What's in a Word?

Pondering word play and power in The Daily Sentinel

Page 106 of 132


The Super Bowl rivalry for ‘water rights’

By Debra Dobbins
Monday, January 24, 2011

The rivalry is now official: The Packers will face the Steelers in the Super Bowl Feb. 6 in Dallas.

As the headline above notes, the Packers had to vanquish a NFC rival, the Chicago Bears, to gain the rights to compete against an AFC rival, the Steelers.

The word “rival” comes from a Latin word meaning neighbors who shared the use of a small stream. Human nature being what it is, somewhere in time someone must have wanted more than his fair share of water, and thus a competition began.

In two weeks only one head coach may get the “honor” of being doused with water as his players celebrate their victory. If the final score is too lopsided, the other head coach may be upstream without a paddle.

 

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A French twist to phonics

By Debra Dobbins
Friday, January 21, 2011

The internal rhyme in the headline above is a bit unusual. Can the vowels “eau” really rhyme with the long “o” in go? Yes, in a few words, they can.

LeBeau is a French name. It is pronounced “leh bow" (as in bow and arrow). In French these three letters often have the long o sound.

English has imported a number of French words that end this way. Examples include:

beau     - a male sweetheart
bureau - a dresser, an agency or a government department
plateau - a tableland or mesa (Grand Mesa is a plateau.)
tableau - “a striking, dramatic scene or picture” (Webster’s)

We also have chapeau (hat) and nouveau (new).

The story on Dick LeBeau notes how much the Pittsburgh Steelers respect their defensive coordinator. Check out what they have to say about him in today’s print edition or e-edition.

 


 

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Poetry in just 17 syllables

By Debra Dobbins
Wednesday, January 19, 2011

Originating in Japan, haiku poetry is now popular in many countries of the world.

The traditional English version of haiku requires that the poem be three lines. The first line should contain five syllables, the second should have seven, and the last line  should have five, for a total of 17 syllables. The subject of haiku is often nature.

Today I challenged myself to write a haiku, so here's one on the Colorado National Monument:

      Enduring layers
of sediment mutely note
  the vastness of time
 

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Rhetoric redefined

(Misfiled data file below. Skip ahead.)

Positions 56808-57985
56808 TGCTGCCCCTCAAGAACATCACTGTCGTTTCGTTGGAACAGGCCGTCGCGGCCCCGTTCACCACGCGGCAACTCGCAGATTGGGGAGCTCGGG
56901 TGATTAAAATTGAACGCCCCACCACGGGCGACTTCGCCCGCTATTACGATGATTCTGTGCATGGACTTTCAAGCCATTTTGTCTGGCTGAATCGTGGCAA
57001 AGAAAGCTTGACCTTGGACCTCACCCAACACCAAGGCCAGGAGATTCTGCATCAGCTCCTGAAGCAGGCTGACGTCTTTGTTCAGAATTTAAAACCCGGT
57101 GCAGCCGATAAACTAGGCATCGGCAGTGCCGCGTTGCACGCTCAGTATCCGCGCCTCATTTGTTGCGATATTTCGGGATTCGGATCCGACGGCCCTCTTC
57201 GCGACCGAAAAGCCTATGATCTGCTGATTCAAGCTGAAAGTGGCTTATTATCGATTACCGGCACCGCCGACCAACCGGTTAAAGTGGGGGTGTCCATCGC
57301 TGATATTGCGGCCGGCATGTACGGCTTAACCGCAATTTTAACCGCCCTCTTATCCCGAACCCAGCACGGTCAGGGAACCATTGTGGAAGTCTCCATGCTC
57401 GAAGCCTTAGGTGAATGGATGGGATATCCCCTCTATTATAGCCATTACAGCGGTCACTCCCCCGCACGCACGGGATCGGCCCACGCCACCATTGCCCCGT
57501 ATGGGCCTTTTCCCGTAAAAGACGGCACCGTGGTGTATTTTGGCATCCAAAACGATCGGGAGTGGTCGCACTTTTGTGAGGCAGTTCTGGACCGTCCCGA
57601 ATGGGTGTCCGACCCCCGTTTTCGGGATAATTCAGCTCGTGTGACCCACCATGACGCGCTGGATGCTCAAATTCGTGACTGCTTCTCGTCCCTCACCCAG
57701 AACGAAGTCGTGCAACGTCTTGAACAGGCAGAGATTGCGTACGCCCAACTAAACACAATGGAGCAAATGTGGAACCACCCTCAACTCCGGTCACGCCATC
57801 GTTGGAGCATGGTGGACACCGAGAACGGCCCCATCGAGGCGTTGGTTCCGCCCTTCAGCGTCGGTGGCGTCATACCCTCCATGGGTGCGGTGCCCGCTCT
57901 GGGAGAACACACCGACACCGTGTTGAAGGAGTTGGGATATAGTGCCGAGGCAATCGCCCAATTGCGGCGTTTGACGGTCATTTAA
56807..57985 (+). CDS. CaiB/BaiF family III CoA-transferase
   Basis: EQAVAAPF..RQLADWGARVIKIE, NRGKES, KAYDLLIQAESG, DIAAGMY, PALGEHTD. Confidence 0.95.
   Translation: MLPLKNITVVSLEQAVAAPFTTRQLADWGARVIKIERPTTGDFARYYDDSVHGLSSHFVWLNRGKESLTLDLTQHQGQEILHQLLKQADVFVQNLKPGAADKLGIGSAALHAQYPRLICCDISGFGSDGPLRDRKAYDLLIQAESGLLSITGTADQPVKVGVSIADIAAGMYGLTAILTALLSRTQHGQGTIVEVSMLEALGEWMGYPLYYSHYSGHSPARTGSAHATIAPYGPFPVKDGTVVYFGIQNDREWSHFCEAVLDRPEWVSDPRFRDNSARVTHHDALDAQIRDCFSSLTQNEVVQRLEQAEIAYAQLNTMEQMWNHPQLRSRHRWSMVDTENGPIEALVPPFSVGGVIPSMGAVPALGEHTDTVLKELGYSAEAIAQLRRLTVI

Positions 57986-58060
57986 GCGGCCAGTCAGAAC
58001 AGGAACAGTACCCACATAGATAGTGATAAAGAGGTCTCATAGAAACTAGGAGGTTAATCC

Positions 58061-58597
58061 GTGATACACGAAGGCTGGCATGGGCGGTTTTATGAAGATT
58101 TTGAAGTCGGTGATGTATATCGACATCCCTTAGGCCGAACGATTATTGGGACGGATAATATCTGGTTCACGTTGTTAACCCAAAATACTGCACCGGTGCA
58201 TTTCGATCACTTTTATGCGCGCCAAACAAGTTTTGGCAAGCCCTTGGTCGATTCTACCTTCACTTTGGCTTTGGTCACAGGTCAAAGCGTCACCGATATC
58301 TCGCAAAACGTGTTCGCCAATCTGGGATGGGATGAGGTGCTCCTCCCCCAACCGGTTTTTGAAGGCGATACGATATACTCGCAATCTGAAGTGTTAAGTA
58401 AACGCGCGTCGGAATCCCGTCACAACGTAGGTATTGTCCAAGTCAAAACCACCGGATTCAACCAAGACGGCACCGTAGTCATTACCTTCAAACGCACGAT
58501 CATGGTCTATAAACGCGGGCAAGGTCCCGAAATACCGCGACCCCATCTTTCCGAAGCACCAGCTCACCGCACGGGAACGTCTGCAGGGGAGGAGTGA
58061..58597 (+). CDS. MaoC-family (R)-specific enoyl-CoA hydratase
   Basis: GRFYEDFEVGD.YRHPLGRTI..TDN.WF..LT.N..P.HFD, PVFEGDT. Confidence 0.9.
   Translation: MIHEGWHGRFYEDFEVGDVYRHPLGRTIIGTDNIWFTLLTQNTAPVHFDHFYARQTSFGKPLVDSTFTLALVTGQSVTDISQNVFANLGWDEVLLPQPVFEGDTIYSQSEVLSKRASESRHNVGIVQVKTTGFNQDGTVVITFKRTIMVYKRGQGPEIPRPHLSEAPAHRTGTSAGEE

By Debra Dobbins
Tuesday, January 18, 2011

The word “rhetoric” has caught a bum rap. No longer is it considered a disciplined way of using specific words and carefully honed logic to put forth an intelligent argument.

Now it means overblown, often inflammatory language, which is how Jim Spehar uses it in his column today. In the aftermath of the Tucson shootings, Spehar comments on the political climate we now need to create with words and, of course, actions. Spehar humorously refers to himself as “a recovering politician whose rhetoric sometimes reflects that handicap.”

You can find his entire column in today’s print edition or e-edition.

As a microcosm of society, each school also has a climate created in large part by the language used within it. Students, is the language in your hallways, classrooms and lunchrooms strengthening civility in your school or eroding it? (No, that’s not a rhetorical question. I’d be pleased to receive answers.)

One final question: In our civil discourse is it time to bring the original meaning of “rhetoric” back?

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Nixing the “N-word”

By Debra Dobbins
Monday, January 17, 2011


Cartoonist Robert Ariail of the Spartanburg (NC) Herald-Journal plays on Mark Twain’s recollection of what Twain once told a reporter about rumors he had died: “The reports are my death are greatly exaggerated.”

Ariail’s cartoon alludes to a publisher’s plans to bring out a sanitized version of The Adventures of Huckleberry Finn next month. In this version, the “N-word” has become “slave,” and “Injun” has become “Indian.”

The decision has stirred up quite a bit of debate. To learn more about both sides of the issue, go to:
http://www.politicsdaily.com/2011/01/06/huck-finn-censorship-and-the-n-word-controversy/

Delia Lloyd’s blog is worth reading, as are the links she includes.

In the meantime, here’s another memorable Twain quote:
“So I became a newspaperman. I hated to do it, but I couldn’t find honest employment.”

(source: http://www.snopes.com/quotes/twain.asp)
 

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Page 106 of 132




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